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Chapter Twenty. Venables treats Jennings and Darbishire.

Antony Buckeridge 
Jennings and His Friends

Book Content

Chapter Twenty.  Venables treats Jennings and Darbishire.

It was after dinner on Friday. Jennings and Darbishire were sitting in the common room when Venables ran in.
"You're the people I'm looking for," he began. "I've decided to do you a favour because you were very decent to me last week."
The very decent boys were surprised. "Were we, really?" asked Jennings.
"Oh, yes!" answered Venables. "I haven't forgotten how you gave me my Latin book as a prize last week."
"'Oh, forget it," said Darbishire.
"All right, all right! I've received a ten-shilling note from my uncle, and in his letter he asks me not to spend it on selfish pleasure. So I ask myself what can be better than to invite two friends to Home-made Cakes and Bicycles Repaired to have some a doughnuts and lemonade on Saturday afternoon."
"Oh, thank you very much, Venables," said Darbishire happily,
"Wait a minute," said Jennings. "We'll all have Old Wilkie's detention lesson at a quarter past four tomorrow."
"Oh, I've forgotten about it," exclaimed Venables.
"But we can go next week, can't' we?" said Darbishire.
"A week is a long time," said Jennings. "Let's go tomorrow. We'll have a lot of time if we go after the football match is over at half past three. It'll take us ten minutes to go each way, and we'll have twenty minutes for doughnuts and lemonade. That will be enough, won't it?"
"All right, then; we'll do that," said Venables. "But we must be very quick."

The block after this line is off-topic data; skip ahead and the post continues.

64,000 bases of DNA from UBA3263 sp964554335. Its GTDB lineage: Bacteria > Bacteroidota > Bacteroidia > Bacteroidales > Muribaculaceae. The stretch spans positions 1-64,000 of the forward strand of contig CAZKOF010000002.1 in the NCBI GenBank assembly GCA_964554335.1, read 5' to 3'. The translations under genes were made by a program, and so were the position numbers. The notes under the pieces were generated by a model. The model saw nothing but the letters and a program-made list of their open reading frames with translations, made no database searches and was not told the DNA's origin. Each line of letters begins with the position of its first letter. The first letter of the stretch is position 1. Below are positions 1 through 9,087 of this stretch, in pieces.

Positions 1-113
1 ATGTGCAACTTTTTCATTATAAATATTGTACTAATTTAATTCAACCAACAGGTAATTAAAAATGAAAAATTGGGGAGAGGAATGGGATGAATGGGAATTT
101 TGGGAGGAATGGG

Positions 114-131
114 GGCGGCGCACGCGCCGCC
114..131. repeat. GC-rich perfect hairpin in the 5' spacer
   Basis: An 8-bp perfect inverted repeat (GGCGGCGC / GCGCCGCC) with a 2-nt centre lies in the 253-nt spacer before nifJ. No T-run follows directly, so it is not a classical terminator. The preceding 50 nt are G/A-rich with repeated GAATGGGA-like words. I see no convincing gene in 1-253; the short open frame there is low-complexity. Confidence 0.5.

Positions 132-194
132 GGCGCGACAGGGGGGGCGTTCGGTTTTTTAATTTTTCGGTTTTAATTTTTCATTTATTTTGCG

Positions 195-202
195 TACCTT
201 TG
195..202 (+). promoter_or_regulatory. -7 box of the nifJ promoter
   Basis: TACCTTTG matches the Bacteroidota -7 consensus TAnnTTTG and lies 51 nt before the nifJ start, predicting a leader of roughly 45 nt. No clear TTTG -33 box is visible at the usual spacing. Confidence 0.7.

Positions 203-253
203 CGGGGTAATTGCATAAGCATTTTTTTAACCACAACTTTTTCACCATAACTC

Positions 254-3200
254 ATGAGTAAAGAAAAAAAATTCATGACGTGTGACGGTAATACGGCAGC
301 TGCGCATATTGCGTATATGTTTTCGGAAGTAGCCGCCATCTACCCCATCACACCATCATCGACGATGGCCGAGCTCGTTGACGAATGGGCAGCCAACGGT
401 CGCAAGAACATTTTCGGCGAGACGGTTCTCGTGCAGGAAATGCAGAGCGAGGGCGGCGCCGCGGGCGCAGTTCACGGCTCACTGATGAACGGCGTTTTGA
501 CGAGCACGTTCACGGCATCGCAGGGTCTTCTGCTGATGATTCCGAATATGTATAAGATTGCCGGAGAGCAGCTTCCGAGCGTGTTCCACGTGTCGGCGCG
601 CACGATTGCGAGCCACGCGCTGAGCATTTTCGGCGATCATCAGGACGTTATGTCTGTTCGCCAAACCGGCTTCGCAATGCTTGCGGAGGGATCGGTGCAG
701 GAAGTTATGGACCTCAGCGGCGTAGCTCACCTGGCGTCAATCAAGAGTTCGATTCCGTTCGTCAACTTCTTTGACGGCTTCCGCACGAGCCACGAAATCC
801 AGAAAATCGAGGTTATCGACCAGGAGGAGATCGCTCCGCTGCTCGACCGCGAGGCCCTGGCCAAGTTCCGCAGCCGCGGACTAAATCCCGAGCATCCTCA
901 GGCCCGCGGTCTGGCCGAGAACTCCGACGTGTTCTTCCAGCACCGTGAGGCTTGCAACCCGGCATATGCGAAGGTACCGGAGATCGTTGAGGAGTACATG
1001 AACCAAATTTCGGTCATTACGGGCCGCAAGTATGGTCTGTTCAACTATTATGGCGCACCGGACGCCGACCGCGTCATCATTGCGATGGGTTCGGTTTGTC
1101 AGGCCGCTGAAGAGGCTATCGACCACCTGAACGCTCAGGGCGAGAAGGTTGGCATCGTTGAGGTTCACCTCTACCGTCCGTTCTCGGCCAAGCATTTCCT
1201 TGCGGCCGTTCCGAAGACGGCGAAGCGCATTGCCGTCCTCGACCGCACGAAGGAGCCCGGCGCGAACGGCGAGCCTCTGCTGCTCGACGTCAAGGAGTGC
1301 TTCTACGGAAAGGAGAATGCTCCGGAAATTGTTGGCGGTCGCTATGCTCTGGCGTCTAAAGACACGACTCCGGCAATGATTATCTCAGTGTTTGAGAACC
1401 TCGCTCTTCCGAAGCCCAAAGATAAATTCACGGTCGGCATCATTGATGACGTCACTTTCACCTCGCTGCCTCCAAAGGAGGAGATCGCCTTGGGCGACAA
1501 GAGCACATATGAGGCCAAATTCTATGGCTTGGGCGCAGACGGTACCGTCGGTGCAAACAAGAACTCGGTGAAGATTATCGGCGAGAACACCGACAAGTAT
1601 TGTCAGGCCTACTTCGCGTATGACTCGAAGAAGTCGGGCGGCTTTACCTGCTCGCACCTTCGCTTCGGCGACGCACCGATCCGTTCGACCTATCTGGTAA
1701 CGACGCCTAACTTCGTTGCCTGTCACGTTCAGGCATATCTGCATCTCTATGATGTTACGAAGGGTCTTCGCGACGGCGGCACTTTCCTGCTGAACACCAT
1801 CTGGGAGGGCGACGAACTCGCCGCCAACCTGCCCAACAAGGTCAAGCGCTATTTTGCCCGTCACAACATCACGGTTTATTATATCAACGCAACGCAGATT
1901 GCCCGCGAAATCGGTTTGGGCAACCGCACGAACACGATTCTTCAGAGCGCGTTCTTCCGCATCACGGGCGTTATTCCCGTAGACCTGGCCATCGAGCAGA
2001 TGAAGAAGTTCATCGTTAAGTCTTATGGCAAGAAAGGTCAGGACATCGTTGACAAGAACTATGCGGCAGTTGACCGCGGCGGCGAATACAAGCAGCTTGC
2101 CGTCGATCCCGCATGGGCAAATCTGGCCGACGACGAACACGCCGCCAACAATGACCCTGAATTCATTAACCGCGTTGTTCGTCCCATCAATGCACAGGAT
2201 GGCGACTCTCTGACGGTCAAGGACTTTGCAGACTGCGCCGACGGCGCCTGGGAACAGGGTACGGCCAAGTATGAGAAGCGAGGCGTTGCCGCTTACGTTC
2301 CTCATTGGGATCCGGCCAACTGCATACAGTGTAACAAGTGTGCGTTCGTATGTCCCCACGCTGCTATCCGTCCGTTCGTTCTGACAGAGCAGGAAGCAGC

* * *
On Saturday morning the weather was cold and it was raining. But by the time the first football team was playing the match the sun was already shining brightly.
The game ended at half past three, and three minutes later Jennings, Darbishire and Venables were hurrying along the village street to where a notice in a small house window t said: Home-made Cakes and Bicycles Repaired.
"Here we are," said Venables and opened the garden gate.
There was nobody in the garden, and the boys went into a small sitting-room of the house. There were usually not many visitors there and when they came they sat down at the little table on very old and shaky chairs.
"Sit down, boys," Venables invited his friends, and the three boys sat down at the table. "I have ten shillings, so you can ask for anything you like - except a home-made bicycle."
Mrs Lumly, the owner of -the shop, came out of the kitchen to see her first visitors of the day.
"Yes?" she asked.
"A plate of home-made cakes and doughnuts and three bottles of lemonade, please," said Venables after a short conversation with Jennings and Darbishire.
Mrs Lumly slowly went out.
"I hope she will do it quickly; it's a quarter to four already."
Mrs Lumly had not hurried for the last forty years and did not want to do so now. She went slowly around the kitchen, washed some glasses, and saw if the cat's supper was ready. At last she came back to the sitting-room and put a plate with cakes and doughnuts and bottles on the table.
"Thank you very much," said the visitors and began their feast. The doughnuts and cakes were really wonderful.